There are several simplistic models that can be used to summarize the observed variation in carbonate play types.
The carbonate reservoirs that form stratigraphic traps may have lens-like, sheet-like or ribbon geometry. carbonate bodies with lens-like geometries include biohermal or reef buildups that form during and after rapid relative sea level rises as well as down-slope debris fans. In contrast the sheet-like geometries may include muddy or grain-dominated progradational carbonate sheets that are terminated by exposure or flooding or prolonged stillstands. Trapping of hydrocarbons in reservoirs with sheet-like geometry requires some structuring before migration. Finally, plays with ribbon geometry are formed by carbonates that accumulate at the platform margin. These are commonly reefs or shoals but may be sand-filled tidal channels or beaches.
Bioherms may occur updip behind the major shelf-edge trend (left figure) or at the base of the break in slope or deeper portions of a ramp (figure below). The best reservoir facies commonly occurs along the margin of the buildup where original interparticle porosity occurs in mud-free carbonate sands or organically-bound rubble. The interiors of the buildups are usually muddy deposits which have little or no reservoir potential unless fenestral porosity remains or dolomitization occurs. The common seal is shale which covers and fills in around the buildups when they fail to keep pace with relative rise in sea level and drown.
The deeper-water buildups usually begin as a mud mound with a pioneer faunal community. With establishment of the community, the rate of sedimentation accelerates over the mounds as the organisms trap and precipitate more carbonate
. The development of the buildups is interrupted if the basin
is isolated and becomes evaporitic. Silurian reefs in the Michigan basin
show evidence of several interruptions in development caused by basin
isolation. The best reservoir quality in these very thick buildups is developed near the top of the reef where mud-free carbonate
sands, fresh-water leaching and dolomitization are common. The source beds
for these buildups are the laterally adjacent basin
s and shale
s and in some cases the underlying limestone
These progradational carbonate sand sheets form as shoreline deposits, marine bars or tidal deltas on the seaward portions of carbonate platforms and mark the upper portions of shoaling upward sequences. The most porous fades form where bottom agitation is at maximum and interstitial lime mud is winnowed. Sedimentation may be terminated by exposure, which in turn causes the development of secondary leached porosity (figure above).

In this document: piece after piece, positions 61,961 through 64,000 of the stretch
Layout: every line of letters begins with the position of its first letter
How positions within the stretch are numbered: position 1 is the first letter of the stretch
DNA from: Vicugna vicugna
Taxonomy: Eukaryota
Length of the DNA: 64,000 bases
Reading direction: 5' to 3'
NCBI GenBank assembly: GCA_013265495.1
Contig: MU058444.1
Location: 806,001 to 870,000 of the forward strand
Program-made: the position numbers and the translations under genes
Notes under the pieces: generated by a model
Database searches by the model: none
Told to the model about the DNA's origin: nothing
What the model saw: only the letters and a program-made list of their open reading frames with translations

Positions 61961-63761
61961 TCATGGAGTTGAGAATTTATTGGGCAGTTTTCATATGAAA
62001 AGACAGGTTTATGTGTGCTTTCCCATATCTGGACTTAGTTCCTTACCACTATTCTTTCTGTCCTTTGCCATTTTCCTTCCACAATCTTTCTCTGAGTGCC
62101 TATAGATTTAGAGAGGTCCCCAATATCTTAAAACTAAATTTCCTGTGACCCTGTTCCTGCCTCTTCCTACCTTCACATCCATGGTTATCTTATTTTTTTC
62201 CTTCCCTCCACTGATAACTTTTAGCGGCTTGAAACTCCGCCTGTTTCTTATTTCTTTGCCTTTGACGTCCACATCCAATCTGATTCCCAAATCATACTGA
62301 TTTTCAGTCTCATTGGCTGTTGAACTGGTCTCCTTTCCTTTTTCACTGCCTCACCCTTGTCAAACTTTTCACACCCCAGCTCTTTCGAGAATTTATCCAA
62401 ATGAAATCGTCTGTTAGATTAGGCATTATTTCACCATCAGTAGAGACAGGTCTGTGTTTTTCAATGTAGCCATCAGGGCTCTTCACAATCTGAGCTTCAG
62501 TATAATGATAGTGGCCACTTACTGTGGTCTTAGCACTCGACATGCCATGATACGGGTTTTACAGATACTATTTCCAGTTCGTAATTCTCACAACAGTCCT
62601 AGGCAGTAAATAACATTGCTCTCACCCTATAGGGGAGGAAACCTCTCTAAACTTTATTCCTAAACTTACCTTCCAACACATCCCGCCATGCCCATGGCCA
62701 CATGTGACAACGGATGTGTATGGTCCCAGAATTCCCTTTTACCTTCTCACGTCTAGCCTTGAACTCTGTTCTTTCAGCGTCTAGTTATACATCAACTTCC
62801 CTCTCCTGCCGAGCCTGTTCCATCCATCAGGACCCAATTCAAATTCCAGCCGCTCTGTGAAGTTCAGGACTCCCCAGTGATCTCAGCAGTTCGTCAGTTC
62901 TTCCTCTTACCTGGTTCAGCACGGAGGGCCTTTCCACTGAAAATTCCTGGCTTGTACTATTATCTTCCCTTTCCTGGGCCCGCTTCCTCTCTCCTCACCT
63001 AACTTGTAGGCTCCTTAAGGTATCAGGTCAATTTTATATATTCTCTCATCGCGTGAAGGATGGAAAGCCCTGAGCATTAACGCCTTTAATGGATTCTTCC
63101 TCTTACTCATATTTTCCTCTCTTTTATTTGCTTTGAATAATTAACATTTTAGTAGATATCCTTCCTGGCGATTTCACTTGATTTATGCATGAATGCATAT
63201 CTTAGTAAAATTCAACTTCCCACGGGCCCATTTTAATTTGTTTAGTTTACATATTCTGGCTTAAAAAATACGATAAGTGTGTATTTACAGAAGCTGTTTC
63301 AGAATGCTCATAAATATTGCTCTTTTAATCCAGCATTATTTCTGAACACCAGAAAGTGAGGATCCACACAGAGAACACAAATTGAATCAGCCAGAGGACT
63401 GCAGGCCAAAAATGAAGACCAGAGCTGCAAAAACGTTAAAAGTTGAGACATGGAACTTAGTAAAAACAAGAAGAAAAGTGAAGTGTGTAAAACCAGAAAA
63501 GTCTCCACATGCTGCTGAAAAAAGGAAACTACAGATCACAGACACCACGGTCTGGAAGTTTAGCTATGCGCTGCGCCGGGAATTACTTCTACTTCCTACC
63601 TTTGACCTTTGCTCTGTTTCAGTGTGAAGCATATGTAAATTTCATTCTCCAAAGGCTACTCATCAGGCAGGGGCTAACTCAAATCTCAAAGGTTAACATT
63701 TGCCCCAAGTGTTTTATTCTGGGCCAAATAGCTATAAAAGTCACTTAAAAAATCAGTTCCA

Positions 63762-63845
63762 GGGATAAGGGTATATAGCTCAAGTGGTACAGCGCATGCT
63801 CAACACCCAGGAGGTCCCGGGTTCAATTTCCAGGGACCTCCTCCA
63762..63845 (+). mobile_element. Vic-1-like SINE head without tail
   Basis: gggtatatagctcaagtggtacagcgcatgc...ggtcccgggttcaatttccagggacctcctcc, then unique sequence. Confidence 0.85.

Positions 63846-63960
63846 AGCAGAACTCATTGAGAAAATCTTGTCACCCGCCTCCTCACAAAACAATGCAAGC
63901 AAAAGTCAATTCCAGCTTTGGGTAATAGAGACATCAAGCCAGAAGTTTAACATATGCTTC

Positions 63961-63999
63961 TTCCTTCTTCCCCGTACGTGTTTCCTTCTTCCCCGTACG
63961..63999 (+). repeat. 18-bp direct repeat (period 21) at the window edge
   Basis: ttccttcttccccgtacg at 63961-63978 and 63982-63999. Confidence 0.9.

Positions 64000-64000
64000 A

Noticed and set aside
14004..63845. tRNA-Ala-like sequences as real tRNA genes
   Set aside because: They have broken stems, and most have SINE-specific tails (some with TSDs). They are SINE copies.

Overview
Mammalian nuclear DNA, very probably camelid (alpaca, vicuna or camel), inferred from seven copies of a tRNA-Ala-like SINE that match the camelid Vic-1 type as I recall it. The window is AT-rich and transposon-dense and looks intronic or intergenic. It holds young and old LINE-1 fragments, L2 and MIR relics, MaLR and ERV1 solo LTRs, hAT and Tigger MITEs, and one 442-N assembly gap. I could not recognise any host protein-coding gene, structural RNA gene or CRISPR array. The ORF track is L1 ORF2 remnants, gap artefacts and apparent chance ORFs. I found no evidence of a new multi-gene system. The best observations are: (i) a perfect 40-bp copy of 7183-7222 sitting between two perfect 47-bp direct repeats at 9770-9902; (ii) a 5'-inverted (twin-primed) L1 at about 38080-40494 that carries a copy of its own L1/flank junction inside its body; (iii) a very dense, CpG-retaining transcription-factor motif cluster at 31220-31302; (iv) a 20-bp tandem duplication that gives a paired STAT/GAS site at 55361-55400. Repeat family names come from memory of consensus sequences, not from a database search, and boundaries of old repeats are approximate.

If deposition of carbonate sands is terminated by burial beneath deeper water sediments, their primary porosity is likely to be preserved (left figure). Similarly primary porosity will likely be preserved in carbonate sands terminated by the deposition of evaporites (figure below). The evaporites form a seal that does not allow the movement of fresh water through the overlying strata and shields these sands from diagenesis. A reservoir example of this model is the Jurassic Arab "D" of Saudi Arabia. On the other hand, if a regional fresh groundwater system is confined beneath the seal, significant diagenesis including dolomitization may occur. Reservoir examples of this type occur in the Jurassic Smackover formation of the U. S. Gulf Coast. Possible source rocks in each case are the underlying carbonate muds or shales. The seal could be updip progradational shales, evaporites or offshore marine shales deposited during a subsequent sea level rise.
progradation');">progradational sheets of muddy subtidal carbonate, usually associated with interior basins, may form plays if the muds (micrites) are dolomitized (left figure). These fine carbonates are deposited in a shoaling cycle that is terminated by the deposition of supratidal evaporites. Source rocks are most probably the underlying muddy carbonates and shales. Reservoir porosity, which is a result of the dolomitizatlon which is characteristically patchy. Examples of this model include the Ordovician and Silurian of the Williston basin.
The final play type, ribbon geometry reefs or shoals, which mark the margin of relatively steep-sided platforms, usually generates the most interest from explorationists (right figure). The potential reservoirs form as part of a package of prograding marginal sediments. Updip muddy carbonates or evaporites as well as overlying shales provide seals, and basinal deeper-water limestones or shales may serve as sources. If localized structuring does not occur before migration, the porous platform margin deposits will not become reservoirs. Instead, they will act as a pathway for the migrating oil that becomes trapped updip within the platform geometry. Downdip debris that forms an apron to a relatively dense carbonate margin is productive in the Lower Cretaceous of southeastern Mexico.